New York Times investigative journalist Nikole Hannah-Jones spearheaded the 1619 Project, a landmark initiative unveiled this summer that marked the 400th anniversary of the arrival of the first enslaved Africans in Britain’s mainland North American colonies.
During a visit to Harvard this week, she made a surprising disclosure: While she had considering the project for years beforehand, its development was partly prompted by an exchange on Twitter.
“I got into an argument where someone said, ‘Slavery was a long time ago. Why don’t you get over it?’” she said Wednesday evening in a discussion with Henry Louis Gates Jr., director of the Hutchins Center for African & African American Research at Harvard. The talk drew a capacity crowd to the Smith Campus Center. “I realized we couldn’t get over it because America hasn’t gotten over it, and nobody wants to get over it more than black folks.”
This interaction, she said, led her to think about how slavery and its legacy have often been erased from the nation’s history. “Everyone in high school knows about the Mayflower, but nobody has been taught about the other ship, the White Lion,” she said, referring to the first English ship that brought enslaved Africans to the colonies in 1619. “I thought that an anniversary was approaching that most Americans would never hear of. Like most of black history, it would pass without most of us knowing.”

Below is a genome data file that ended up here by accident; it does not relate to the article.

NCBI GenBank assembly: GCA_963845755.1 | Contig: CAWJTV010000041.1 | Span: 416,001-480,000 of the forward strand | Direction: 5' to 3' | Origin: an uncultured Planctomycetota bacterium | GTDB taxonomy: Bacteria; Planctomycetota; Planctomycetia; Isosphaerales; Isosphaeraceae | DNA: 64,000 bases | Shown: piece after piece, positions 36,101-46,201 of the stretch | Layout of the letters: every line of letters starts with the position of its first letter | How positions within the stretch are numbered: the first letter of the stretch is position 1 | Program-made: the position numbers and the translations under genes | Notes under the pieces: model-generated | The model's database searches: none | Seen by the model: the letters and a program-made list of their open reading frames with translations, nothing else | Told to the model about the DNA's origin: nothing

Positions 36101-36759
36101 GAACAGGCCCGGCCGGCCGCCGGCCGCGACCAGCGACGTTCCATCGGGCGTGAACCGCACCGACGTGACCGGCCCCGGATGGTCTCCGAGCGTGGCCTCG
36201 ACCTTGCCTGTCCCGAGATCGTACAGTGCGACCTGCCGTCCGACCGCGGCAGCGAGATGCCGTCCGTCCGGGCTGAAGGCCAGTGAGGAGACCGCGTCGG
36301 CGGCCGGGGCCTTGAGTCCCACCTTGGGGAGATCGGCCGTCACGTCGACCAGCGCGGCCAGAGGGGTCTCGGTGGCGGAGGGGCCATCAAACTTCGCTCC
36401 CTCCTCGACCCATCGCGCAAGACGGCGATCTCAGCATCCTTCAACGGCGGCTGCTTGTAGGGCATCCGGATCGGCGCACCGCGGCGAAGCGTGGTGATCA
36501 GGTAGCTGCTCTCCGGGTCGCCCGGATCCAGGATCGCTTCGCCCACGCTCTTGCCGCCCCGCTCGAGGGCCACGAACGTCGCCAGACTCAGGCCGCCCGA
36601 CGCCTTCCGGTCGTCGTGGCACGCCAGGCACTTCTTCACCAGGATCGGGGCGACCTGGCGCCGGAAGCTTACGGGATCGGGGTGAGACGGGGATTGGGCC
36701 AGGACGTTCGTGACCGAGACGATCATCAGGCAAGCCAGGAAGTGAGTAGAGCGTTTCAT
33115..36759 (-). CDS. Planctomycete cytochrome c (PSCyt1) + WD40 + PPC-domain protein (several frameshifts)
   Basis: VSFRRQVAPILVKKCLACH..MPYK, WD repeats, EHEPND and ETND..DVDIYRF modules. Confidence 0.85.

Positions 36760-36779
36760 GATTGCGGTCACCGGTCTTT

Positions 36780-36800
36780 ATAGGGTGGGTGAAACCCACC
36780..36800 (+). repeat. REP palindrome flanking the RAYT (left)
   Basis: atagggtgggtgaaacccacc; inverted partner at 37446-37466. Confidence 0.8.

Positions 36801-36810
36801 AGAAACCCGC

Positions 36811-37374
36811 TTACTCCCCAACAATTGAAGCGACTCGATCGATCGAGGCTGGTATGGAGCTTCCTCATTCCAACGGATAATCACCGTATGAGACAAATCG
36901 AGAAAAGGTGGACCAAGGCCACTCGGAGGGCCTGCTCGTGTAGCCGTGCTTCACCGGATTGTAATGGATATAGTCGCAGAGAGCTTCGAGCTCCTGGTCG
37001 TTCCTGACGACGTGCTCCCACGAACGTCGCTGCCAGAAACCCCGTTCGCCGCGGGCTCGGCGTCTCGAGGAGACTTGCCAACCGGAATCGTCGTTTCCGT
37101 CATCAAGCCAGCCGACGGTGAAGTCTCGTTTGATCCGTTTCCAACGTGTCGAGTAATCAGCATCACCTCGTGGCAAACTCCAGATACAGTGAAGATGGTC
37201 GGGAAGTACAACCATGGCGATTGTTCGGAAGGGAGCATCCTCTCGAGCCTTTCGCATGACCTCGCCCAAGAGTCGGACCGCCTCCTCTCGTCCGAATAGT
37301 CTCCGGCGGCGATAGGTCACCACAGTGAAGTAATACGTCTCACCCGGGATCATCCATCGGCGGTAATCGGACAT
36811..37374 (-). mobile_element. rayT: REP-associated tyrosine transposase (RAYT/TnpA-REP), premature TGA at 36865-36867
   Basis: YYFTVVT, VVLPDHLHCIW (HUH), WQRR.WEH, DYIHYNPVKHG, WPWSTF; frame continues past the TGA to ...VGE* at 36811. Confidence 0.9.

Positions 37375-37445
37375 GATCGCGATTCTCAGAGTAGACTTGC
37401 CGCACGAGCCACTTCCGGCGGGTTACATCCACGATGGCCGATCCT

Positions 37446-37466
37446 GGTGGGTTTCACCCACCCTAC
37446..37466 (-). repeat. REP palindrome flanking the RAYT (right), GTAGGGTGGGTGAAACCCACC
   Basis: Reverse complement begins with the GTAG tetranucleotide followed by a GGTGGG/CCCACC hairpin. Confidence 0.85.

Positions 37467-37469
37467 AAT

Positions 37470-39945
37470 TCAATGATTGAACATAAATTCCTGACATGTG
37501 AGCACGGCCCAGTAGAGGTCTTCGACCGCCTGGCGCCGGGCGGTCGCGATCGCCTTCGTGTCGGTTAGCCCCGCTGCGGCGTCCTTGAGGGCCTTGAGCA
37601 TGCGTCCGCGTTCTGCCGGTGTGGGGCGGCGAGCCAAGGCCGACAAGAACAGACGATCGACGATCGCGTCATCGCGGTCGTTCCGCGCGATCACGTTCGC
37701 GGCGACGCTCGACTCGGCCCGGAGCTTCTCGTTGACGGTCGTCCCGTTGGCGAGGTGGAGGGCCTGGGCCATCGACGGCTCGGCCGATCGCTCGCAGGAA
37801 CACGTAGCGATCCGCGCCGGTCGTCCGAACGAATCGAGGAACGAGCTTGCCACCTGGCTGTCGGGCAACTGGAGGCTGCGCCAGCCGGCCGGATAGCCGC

Originally published as a special issue of The New York Times Magazine on Aug. 14, the 1619 Project was later expanded in the paper and its website, and Hannah-Jones said that she is now working on a book version. Her talk with Gates focused on the evolution of the initiative. As she recalled, the magazine’s editor in chief, Jake Silverstein, proved receptive when she proposed that an entire issue of the magazine be devoted to the issue of slavery.
“I had been thinking about this and reading obsessively for 25 years about all the inequalities in American life that can be traced back to slavery. So I came in with an idea that they hadn’t heard before, and by then I had gathered enough trust that they knew I could deliver on what I promised.”
The idea also got a lift because of the timing, she said. It might not have had the same impact had it come during the Obama administration. “It was The Times, the paper of record, making the argument that the system of racial slavery was at the bedrock of our founding. And it appeared at a moment in time when people were thinking, ‘How the hell did we get here?’”